After searching for the ideal GIS role across Australia, Canada, New Zealand, Switzerland and the UK, South African Daryl Anderson found what he was looking for at GBS. Starting in January 2017, Daryl now calls NZ home.
Becoming a GIS Developer wasn’t on Daryl’s original career plans, but the opportunity came up for him in 2009 after he had completed a large software development project. Another business unit had run into trouble with staff loss and there was literally no-one else, so Daryl was originally sent in to do damage control.
“My career can now be summed up in a three-letter word…GIS, or should that be GBS,” says Daryl.
A big change for Daryl is the more focused business model in NZ, which enables GBS to focus on custom GIS development. In South Africa, the majority of custom GIS software development is done by ESRI South Africa, who Daryl worked for, and the opportunities weren’t there for other GIS developers.
Daryl also found the culture in South Africa very different. “It was as ‘dog-eat- dog’ culture, especially amongst fellow developers.” This culture fostered working in isolation rather than in a team. Daryl has found the GBS culture is in extreme contrast.
“It’s very different work environment,” says Daryl. “The company culture is fabulous and I feel it motivates team members. What I like the most about working at GBS is the skill level and competency of the team members.”
Daryl has completed three Esri certifications – Enterprise Administration Associate, Enterprise Geodata Management Professional and Web Application Developer Associate.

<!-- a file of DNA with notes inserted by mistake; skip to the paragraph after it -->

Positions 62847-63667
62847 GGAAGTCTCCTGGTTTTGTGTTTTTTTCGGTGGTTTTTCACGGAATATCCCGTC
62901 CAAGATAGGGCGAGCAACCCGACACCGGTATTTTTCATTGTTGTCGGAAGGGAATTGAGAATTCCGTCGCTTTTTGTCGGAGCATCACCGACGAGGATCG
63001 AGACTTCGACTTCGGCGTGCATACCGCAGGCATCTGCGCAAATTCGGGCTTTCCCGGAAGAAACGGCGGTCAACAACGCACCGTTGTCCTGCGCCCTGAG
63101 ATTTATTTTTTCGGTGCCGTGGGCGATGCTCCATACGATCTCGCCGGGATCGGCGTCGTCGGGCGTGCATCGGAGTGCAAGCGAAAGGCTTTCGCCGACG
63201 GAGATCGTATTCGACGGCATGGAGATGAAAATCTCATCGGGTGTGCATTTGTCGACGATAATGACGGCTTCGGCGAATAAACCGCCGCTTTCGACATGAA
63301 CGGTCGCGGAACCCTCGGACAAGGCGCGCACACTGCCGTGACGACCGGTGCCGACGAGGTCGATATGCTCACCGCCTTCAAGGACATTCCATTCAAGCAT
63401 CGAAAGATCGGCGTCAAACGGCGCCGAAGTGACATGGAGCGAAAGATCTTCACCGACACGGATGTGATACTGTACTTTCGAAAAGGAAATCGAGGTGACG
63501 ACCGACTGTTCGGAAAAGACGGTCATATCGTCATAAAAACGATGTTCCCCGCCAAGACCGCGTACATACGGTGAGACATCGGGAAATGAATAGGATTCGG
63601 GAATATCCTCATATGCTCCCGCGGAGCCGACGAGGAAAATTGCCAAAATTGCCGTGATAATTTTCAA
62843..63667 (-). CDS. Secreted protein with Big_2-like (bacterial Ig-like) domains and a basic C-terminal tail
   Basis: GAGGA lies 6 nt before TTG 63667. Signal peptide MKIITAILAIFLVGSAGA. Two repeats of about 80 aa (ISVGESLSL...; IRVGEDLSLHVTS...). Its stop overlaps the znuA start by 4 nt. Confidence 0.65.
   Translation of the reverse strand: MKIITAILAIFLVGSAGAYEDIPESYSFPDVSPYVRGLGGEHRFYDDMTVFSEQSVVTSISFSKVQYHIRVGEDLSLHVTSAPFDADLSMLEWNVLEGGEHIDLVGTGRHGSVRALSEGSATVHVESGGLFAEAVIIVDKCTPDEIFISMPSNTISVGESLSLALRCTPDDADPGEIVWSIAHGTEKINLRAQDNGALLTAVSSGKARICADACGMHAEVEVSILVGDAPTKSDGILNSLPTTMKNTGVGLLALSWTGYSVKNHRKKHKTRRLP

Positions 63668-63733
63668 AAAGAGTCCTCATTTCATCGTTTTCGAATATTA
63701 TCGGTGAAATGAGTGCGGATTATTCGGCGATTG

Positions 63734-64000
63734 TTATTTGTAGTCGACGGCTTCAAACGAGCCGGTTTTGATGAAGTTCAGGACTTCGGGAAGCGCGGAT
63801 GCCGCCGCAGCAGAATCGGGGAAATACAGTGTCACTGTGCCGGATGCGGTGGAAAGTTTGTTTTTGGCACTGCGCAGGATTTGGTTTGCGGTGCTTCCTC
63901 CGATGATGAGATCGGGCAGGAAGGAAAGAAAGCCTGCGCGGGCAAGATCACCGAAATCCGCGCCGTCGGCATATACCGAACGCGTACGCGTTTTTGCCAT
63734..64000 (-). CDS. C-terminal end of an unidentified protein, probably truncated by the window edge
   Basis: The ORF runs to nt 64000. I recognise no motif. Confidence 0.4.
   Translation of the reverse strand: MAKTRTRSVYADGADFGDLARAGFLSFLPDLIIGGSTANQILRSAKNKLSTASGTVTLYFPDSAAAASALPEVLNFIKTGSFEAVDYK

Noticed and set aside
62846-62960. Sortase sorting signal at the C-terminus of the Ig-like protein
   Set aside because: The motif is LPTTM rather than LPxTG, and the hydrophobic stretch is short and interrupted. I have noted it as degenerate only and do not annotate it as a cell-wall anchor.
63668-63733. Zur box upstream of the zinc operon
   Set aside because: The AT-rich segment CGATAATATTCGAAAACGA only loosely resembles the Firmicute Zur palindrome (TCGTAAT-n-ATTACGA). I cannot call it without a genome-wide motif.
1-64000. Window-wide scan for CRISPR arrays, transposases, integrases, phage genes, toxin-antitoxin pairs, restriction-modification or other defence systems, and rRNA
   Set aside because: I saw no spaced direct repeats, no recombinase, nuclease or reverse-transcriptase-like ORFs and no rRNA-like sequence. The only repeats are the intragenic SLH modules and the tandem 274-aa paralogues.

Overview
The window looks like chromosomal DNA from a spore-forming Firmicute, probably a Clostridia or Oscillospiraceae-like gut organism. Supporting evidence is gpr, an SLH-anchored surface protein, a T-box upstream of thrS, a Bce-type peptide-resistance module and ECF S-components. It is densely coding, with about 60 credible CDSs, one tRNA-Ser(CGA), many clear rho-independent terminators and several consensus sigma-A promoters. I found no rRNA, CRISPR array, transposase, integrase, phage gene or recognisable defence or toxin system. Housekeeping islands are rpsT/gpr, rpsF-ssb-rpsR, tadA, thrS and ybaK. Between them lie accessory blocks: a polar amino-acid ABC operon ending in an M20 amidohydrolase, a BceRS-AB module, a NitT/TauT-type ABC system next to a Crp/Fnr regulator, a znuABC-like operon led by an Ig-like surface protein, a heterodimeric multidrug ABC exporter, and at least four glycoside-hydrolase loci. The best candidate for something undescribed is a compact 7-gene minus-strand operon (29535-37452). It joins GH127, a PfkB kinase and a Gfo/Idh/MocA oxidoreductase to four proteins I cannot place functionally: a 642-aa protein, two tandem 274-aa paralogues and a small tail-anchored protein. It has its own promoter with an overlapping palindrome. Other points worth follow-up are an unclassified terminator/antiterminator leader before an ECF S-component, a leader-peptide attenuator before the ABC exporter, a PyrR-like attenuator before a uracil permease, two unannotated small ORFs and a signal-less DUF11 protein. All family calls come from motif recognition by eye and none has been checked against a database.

“They do test the key aspects of your GIS skills necessary to perform effectively using Esri software,” says Daryl.
He believes that the areas covered by the certifications have practical uses and align his competency with what is expected from an engineer with Esri software experience. “I encourage everyone who is involved with Esri technology to walk the road to certification.”
Although it has been an adjustment for Daryl to live in NZ, he has found so many things different and better than South Africa – even the rain. For him the best thing has been the positive attitude of the Kiwis he’s met.
He is enjoying his role at GBS and the stream of ever different requirements that comes
with the projects he is working on.
“I’m looking forward to even more diverse challenges” says Daryl.
Personally, now that his residency visa has been granted, he’s looking forward to the future. “I can’t wait for my family in South Africa to join me here in this great country.”